LOCAL RACES: Issues and dynamics in provinces, towns, and cities in The Visayas

Will Danding keep hold on Negros?
Posted on 05/11/2013 2:42 AM  | Updated 05/11/2013 11:25 PM

MANILA, Philippines - Business man Danding Cojuangco's hold on Negros Occidental politics is being challenged.

Carmela Fonbuena reports.

Negros Occidental is the Philippines’ sugar capital.

It is home to rich hacienderos who export sugar to Europe and the United States.

These hacienderos also control local politics under the leadership of outsider turned kingmaker Danding Cojuangco.


All politicians here in Negros, he treats us very fairly. He doesn’t ask for any favor. What he wants is for the good of the province. I think everybody likes him.

Elections used to be boring in Negros.

Government positions were decided not so much by the ballot, but in meetings of Danding’s party, the United Negros Alliance or UNA.

But in an unexpected twist of events, Governor Freddie Marañon decides to seek re-election, in defiance of Danding who had already anointed Vice Gov Lim-ao Alvarez as gubernatorial candidate.


The problem started when governor Maranon changed his mind because he promised that he is not running anymore.


Only fools don’t change their mind. 19 mayors persuaded me to run.

UNA breaks apart and for the first time in history, candidates are facing serious opponents.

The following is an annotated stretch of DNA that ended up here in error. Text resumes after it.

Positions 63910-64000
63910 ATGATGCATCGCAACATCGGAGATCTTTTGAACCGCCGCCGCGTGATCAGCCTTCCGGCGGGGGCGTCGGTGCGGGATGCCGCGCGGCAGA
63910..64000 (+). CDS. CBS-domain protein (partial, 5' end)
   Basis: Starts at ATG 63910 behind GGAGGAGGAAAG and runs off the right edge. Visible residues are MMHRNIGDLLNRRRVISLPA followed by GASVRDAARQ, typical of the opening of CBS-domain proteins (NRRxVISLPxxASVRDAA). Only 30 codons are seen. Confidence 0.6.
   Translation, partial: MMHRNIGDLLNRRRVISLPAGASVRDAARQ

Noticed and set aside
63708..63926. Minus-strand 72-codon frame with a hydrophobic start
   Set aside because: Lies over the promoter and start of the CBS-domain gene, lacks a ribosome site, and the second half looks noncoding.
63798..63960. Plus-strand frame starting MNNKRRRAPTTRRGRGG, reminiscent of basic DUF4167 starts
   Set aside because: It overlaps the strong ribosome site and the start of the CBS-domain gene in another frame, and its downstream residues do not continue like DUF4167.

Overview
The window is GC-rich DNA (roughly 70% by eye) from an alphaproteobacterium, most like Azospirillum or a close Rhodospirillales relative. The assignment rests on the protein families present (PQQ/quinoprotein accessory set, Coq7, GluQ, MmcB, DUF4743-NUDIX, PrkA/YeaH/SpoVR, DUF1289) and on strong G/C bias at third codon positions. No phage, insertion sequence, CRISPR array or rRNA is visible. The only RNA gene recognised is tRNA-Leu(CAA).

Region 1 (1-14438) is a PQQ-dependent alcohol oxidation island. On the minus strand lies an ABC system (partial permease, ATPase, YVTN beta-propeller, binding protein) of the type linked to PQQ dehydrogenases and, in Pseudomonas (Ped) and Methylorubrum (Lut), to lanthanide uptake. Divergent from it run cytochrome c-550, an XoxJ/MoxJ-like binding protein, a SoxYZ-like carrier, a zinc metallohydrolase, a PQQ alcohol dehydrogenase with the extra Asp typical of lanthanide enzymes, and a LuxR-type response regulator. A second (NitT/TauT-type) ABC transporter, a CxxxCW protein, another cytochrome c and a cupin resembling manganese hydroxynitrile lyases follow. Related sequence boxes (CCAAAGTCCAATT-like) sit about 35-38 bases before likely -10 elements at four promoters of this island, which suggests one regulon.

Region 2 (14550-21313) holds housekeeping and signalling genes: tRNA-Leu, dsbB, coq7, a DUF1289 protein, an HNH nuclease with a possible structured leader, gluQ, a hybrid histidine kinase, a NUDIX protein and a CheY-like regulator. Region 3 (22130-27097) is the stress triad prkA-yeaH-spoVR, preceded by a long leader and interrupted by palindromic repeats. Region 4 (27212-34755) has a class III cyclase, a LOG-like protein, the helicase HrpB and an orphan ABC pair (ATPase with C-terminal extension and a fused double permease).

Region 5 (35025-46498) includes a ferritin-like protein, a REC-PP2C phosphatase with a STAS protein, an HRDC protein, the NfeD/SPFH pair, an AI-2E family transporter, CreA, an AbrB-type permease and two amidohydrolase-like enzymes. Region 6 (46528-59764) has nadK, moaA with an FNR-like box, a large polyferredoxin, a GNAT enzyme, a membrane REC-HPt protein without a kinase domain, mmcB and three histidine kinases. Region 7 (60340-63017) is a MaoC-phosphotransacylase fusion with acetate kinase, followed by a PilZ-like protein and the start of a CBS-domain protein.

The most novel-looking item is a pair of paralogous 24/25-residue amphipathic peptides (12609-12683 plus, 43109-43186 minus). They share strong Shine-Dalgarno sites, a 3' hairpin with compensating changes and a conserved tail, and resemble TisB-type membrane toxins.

Allies are fighting former allies. Friends are fighting friends. Negros politics is changed.

The split puts on the line Danding’s clout as political kingmaker of the province-- which fuels his influence in national politics.
Negros Occidental’s 1.6 million voters – the country’s 4th biggest voting province – is a bargaining chip he can offer national politicians.


Even senators, they are even to the point of begging for the endorsement of the Ambassador. When you’re in local politics, here in Negros I think it’s only Ambassador Cojuangco who matters.

Marañon says he has grown his own political network, capable of defeating his former patron’s machinery.


It’s a big challenge. It’s an uphill battle. But it’s the people that support me – the grassroots, the religious sector, the fisher folks, the farmers. Those that benefitted from my program.

The elections here is more than just a battle between two former allies now at each other’s throats.

It is a test of Danding Cojuangco’s grip on this vote-rich province. Carmela Fonbuena, Rappler, Negros Occidental. -

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